Dave Clark's much-quoted credo for the IETF describes "rough consensus and running code" as the key criteria for decision making in the IETF. Aside from a pleasing alliteration, these two touchstones provide a concise summary of the ideals that guide the IETF's decision making. The first implies an open process in which any technical opinion will be heard and any participant's concerns addressed; the second implies a recognition that any decision must be grounded in solid engineering and the known characteristics of the network and its uses. The aim of the IETF is to make the best possible engineering choices and protocol standards for the Internet as a whole, and these two principles guide it in making its choices and standards. In a small number of cases, working groups within the IETF cannot reach consensus on a technical decision that must be made in order to ensure that an interoperable mechanism or set of standards is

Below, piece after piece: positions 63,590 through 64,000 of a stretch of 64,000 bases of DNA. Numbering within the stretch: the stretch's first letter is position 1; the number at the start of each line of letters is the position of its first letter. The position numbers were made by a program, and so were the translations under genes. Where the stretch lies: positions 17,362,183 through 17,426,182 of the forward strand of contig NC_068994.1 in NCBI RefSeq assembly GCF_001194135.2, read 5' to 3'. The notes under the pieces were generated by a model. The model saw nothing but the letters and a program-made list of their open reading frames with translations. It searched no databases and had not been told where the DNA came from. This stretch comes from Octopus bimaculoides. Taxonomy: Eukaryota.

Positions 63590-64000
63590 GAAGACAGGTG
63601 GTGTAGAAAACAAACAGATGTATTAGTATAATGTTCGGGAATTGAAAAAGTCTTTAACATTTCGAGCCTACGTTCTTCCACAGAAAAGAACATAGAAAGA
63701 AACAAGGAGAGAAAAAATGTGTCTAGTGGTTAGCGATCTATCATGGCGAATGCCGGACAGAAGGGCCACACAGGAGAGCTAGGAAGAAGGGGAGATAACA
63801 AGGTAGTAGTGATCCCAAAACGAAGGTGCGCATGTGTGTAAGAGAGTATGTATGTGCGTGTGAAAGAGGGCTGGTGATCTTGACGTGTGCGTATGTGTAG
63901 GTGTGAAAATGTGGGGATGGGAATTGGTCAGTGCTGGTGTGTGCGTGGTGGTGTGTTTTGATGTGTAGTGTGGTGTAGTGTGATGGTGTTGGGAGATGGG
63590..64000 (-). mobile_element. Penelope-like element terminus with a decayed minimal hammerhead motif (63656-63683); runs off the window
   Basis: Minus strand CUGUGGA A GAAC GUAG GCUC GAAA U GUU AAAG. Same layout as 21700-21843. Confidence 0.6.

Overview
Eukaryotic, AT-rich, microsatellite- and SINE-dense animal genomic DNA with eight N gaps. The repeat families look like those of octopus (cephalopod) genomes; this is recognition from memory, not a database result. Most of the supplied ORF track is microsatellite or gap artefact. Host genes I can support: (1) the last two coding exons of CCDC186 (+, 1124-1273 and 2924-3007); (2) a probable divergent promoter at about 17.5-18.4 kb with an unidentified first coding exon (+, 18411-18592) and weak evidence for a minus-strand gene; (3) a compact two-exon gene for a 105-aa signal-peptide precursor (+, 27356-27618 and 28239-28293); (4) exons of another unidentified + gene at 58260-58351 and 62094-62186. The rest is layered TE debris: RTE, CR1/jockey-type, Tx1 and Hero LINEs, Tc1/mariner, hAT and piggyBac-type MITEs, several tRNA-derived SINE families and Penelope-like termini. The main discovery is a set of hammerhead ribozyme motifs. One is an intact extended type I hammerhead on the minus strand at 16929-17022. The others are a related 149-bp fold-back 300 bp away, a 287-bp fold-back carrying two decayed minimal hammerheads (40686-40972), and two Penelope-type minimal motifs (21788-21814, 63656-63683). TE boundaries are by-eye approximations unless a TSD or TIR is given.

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   available in some sphere.  In most of these cases, there are two or
   more competing proposals at approximately the same level of technical
   maturity, deployment, and specification.  In some cases, working
   groups can achieve consensus to advance multiple proposals and either
   to revisit the question with experience or to build the required
   mechanisms to handle multiple options for the life of the protocol.
   In other cases, however, a working group decides that it must advance
   a single proposal.

   Choosing among proposals can be difficult especially when each is
   optimized for slightly different use cases, as this implies that the
   working group's best choice depends on the participants' views of